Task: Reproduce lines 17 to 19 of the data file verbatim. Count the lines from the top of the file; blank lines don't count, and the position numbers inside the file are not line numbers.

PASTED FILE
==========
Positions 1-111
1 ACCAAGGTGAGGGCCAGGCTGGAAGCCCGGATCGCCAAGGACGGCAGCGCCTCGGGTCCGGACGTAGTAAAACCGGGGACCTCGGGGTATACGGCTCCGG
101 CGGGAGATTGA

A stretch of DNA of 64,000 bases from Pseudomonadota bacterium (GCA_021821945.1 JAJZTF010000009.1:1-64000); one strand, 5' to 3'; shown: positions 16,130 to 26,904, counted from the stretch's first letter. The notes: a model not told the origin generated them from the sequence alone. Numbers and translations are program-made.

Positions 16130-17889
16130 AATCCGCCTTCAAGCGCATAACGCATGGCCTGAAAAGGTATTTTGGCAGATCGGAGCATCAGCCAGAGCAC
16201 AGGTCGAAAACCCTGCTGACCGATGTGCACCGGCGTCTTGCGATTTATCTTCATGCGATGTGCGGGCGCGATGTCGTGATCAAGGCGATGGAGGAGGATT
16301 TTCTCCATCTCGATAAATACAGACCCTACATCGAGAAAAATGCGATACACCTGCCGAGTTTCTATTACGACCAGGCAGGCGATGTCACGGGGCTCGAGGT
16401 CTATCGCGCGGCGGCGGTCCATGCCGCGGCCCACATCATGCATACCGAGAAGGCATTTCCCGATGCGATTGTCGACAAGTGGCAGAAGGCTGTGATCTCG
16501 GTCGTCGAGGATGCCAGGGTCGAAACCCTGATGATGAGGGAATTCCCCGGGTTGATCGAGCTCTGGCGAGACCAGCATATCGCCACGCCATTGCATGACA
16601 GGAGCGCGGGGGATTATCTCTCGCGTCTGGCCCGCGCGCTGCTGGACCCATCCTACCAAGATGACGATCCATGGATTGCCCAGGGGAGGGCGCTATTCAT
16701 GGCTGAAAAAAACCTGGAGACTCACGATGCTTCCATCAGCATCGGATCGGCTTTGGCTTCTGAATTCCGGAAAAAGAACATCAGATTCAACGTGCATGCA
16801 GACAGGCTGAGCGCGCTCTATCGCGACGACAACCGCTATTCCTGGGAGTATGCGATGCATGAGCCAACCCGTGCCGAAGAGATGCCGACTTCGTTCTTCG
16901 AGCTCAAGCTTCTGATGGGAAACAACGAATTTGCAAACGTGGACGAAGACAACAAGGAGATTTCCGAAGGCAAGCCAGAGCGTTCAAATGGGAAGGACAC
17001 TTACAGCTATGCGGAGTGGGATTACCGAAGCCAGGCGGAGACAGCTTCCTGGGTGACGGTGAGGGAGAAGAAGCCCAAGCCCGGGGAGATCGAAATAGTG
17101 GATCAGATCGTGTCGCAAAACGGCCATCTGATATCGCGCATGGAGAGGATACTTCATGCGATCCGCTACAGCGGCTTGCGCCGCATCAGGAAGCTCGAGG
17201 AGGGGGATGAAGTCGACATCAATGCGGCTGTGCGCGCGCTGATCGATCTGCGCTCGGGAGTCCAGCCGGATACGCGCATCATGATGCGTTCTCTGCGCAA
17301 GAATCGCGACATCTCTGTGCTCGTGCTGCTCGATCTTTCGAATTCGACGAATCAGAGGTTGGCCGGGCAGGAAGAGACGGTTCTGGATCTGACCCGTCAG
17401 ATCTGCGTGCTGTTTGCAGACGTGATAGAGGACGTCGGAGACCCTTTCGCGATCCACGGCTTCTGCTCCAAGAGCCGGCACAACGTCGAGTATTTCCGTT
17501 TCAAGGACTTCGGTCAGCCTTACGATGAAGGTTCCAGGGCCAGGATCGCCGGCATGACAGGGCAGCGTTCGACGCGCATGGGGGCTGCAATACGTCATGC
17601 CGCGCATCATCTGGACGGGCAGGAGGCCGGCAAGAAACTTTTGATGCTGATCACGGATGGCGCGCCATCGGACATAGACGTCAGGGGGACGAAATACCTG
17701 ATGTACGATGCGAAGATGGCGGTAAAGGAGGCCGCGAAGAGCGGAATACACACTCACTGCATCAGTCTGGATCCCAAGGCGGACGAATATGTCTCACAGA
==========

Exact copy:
17201 AGGGGGATGAAGTCGACATCAATGCGGCTGTGCGCGCGCTGATCGATCTGCGCTCGGGAGTCCAGCCGGATACGCGCATCATGATGCGTTCTCTGCGCAA
17301 GAATCGCGACATCTCTGTGCTCGTGCTGCTCGATCTTTCGAATTCGACGAATCAGAGGTTGGCCGGGCAGGAAGAGACGGTTCTGGATCTGACCCGTCAG
17401 ATCTGCGTGCTGTTTGCAGACGTGATAGAGGACGTCGGAGACCCTTTCGCGATCCACGGCTTCTGCTCCAAGAGCCGGCACAACGTCGAGTATTTCCGTT